Other examples of polymerizable monomers are those that can be used to produce hydrogel polymeric materials. Hydrogel materials comprise hydrated, crosslinked polymeric systems containing water in an equilibrium state. Hydrogel materials contain about 5 weight percent water or more (up to, for example, about 80 weight percent). Non-limiting examples of materials suitable for the manufacture of medical devices, such as contact lenses, are herein disclosed.

Silicone hydrogels generally have a water content greater than about 5 weight percent and more commonly between about 10 to about 80 weight percent. Such materials are usually prepared by polymerizing a mixture containing at least one siloxane-containing monomer, a difunctional macromonomer, and at least one hydrophilic monomer. Typically, either the siloxane-containing macromonomer or a hydrophilic, difunctional monomer functions as a crosslinking agent (a crosslinking agent or crosslinker being defined as a monomer having multiple polymerizable functionalities) or a separate crosslinker may be employed. Applicable siloxane-containing monomeric units for use in the formation of silicone hydrogels are known in the art and numerous examples are provided, for example, in U.S. Pat. Nos. 4,136,250; 4,153,641; 4,740,533; 5,034,461; 5,070,215; 5,260,000; 5,310,779; and 5,358,995, which are incorporated herein by reference.

Exemplary siloxane-containing monomers include bulky polysiloxanylalkyl (meth)acrylic monomers, such as 3-methacryloxypropyltris(trimethyl-siloxy)silane or tris(trimethylsiloxy)silylpropyl methacrylate (“TRIS”).

Another class of representative silicon-containing monomers includes silicone-containing vinyl carbonate or vinyl carbamate monomers such as: 1,3-bis{(4-vinyloxycarbonyloxy)but-1-yl}tetramethyldisiloxane; 3-(trimethylsilyl)propyl vinyl carbonate; 3-(vinyloxycarbonylthio)propyl{tris(trimethylsiloxy)silane}; 3-{tris(trimethylsiloxy)silylpropyl vinyl carbamate; 3-{tris(trimethylsiloxy)silyl}propyl allyl carbamate; 3-{tris(trimethylsiloxy)silyl}propyl vinyl carbonate; t-butyldimethylsiloxyethyl vinyl carbonate; trimethylsilylethyl vinyl carbonate; and trimethylsilylmethyl vinyl carbonate.

A formulation of the present invention desirably includes a suitable crosslinking monomer or agent. One class of such crosslinking monomers is the group of compounds having ethylenically unsaturated terminal groups having more than one unsaturated group. Suitable crosslinking agents include, for example, ethylene glycol dimethacrylate (“EGDMA”); diethylene glycol dimethacrylate; ethylene glycol diacrylate; allyl methacrylates; allyl acrylates; 1,3-propanediol dimethacrylate; 1,3-propanediol diacrylate; 1,6-hexanediol dimethacrylate; 1,6-hexanediol diacrylate; 1,4-butanediol dimethacrylate; 1,4-butanediol diacrylate; trimethylolpropane trimethacrylate (“TMPTMA”), glycerol trimethacrylate, polyethyleneoxide mono- and diacrylates; and the like. The amount of crosslinking agent generally is less than about 10 percent (by weight). In some embodiments, the amount of crosslinking agent is less than about 5 percent (by weight).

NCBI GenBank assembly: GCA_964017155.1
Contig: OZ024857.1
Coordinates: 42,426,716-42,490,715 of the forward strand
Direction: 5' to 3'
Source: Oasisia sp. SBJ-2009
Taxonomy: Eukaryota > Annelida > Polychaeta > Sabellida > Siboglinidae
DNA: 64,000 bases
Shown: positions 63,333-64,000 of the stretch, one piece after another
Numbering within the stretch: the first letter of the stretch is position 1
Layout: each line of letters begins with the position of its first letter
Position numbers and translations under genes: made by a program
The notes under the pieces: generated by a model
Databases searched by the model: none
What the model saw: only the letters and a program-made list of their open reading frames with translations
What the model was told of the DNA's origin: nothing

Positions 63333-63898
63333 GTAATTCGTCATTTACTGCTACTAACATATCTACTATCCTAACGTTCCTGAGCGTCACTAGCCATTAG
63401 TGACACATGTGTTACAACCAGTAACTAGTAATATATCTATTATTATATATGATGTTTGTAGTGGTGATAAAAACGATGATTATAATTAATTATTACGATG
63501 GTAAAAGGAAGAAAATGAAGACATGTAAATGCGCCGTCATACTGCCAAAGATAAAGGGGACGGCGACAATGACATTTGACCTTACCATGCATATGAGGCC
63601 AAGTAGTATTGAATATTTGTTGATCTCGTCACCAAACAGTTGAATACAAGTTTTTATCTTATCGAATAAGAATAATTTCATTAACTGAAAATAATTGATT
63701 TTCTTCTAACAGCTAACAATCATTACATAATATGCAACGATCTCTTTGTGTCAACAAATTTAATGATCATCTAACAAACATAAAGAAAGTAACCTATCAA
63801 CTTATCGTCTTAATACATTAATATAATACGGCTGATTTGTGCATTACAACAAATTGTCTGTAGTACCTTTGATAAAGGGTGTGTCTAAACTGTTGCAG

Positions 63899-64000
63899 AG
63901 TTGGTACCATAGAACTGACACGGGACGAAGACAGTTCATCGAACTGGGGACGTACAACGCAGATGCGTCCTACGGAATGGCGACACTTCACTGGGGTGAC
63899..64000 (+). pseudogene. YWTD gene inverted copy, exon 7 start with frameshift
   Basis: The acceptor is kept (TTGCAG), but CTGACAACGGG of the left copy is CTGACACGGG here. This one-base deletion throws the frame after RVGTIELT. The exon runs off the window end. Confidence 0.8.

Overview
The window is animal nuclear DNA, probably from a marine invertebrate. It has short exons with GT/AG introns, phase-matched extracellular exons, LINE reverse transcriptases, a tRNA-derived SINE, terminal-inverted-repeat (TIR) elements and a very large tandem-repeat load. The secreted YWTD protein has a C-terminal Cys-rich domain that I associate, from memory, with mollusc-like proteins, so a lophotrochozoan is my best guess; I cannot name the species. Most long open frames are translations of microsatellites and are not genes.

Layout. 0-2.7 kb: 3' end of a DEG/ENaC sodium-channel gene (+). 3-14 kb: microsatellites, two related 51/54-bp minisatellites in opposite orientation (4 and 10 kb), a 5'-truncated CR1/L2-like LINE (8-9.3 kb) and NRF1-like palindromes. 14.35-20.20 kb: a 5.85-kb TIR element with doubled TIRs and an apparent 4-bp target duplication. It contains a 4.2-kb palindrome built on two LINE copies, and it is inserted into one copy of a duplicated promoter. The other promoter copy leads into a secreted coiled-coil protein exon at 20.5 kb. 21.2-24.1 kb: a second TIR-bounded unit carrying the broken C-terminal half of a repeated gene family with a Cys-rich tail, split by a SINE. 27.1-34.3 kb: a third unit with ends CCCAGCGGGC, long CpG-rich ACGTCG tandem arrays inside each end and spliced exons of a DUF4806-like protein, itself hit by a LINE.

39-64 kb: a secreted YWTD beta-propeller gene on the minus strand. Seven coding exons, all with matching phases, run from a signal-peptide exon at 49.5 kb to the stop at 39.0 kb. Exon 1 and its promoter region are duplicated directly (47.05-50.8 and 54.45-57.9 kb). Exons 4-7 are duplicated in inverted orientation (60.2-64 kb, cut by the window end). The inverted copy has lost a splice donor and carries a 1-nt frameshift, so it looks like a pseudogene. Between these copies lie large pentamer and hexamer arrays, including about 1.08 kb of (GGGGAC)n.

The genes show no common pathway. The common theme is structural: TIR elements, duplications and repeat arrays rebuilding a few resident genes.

A formulation for the preparation of a radiation-absorbing polymer of the present invention also preferably comprises a polymerization initiator. Several types of polymerization initiators are available, such as thermal initiators and photoinitiators. The latter type includes photoinitiators that are activated by high-energy radiation, such as UV or electron beam, and those that are activated by visible light. Preferred polymerization initiators are thermal initiators and visible-light photoinitiators (such as those that are activatable by light having wavelengths greater than about 450 nm; e.g., in the blue light wavelength range). Non-limiting examples of visible-light photoinitiators are fluorones disclosed in U.S. Pat. No. 5,451,343 and 5,395,862. More preferred polymerization initiators are thermal initiators. At a temperature in a range from about 80° C. to about 120° C., these initiators form radicals that start the crosslinking reaction. Non-limiting examples of suitable thermal initiators are organic peroxides, organic azo compounds, peroxycarboxylic acids, peroxydicarbonates, peroxide esters, hydroperoxides, ketone peroxides, azo dinitriles, and benzpinacol silyl ethers. Such thermal initiators can be present in the formulation in amounts from about 0.001 to about 10 percent by weight, preferably from about 0.05 to about 8 percent by weight, and more preferably from about 0.1 to about 5 percent by weight. Suitable thermal initiators are azobisisobutyronitrile (“AIBN”), benzoyl peroxide, hydrogen peroxide, t-butyl hydroperoxide, di-t-butyl peroxide, benzoyl hydroperoxide, 2,4-dichloro benzoyl peroxide, t-butyl peracetate, isopropyl peroxycarbonate, 2,2′-azobis{2-methyl-N-(2-hydroxyethyl)propionamide}, 2,2′-azobis(N-butyl-2-methylpropionamide), 2,2′-azobis(N-cyclohexyl-2-methyl propionamide), and combinations thereof.

Alternatively, a formulation for the preparation of a radiation-absorbing polymer of the present invention comprises a visible-light photoinitiator that is activated by light in the wavelength range from about 400 nm to about 700 nm; in particular, from about 450 nm to about 500 nm. Non-limiting visible-light photoinitiators are camphorquinone; benzene and phenanthrenequinone; and mono- and bis-acylphosphine oxides, such as 2,4,6-trimethylbenzoyl-diphenylophosphine oxide, bis-(2,6-dichlorobenzoyl)-4-n-propylphenylphosphine oxide, and bis(2,6-dichlorobenzoyl)-4-n-butylphenylphosphine oxide. Other visible-light photoinitiators are substituted fluorone compounds, such as those disclosed in U.S. Pat. Nos. 5,451,343 and 5,395,862, which are incorporated herein by reference in their entirety. Such a visible-light photoinitiator is more advantageously used in a formulation of the present invention than a conventional UV photoinitiator in the polymerization art.